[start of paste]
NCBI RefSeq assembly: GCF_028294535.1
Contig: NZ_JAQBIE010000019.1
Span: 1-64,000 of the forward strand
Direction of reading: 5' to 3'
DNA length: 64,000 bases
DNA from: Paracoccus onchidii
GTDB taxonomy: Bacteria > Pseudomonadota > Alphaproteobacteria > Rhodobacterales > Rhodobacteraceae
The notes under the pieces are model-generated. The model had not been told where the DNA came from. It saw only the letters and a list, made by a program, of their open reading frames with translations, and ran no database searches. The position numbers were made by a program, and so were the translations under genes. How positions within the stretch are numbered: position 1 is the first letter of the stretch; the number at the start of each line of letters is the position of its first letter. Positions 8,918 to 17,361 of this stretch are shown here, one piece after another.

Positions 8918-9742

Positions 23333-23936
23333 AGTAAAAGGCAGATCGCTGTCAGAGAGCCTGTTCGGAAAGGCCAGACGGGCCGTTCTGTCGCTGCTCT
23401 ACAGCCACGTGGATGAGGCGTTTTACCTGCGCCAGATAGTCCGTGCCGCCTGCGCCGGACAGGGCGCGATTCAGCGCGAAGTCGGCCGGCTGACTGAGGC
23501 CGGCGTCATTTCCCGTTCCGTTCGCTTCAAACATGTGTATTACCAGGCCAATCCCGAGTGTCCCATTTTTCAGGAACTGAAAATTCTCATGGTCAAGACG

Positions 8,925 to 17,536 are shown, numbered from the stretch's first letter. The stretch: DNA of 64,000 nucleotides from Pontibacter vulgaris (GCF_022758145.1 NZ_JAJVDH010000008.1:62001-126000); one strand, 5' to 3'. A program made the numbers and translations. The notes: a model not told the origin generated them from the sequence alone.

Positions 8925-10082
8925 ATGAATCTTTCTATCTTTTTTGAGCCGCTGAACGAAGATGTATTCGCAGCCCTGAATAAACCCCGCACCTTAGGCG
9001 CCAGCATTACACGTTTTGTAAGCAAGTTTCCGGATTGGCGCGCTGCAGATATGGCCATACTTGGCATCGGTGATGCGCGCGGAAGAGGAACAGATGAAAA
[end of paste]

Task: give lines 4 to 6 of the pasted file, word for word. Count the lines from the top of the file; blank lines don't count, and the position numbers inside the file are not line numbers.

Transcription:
Direction of reading: 5' to 3'
DNA length: 64,000 bases
DNA from: Paracoccus onchidii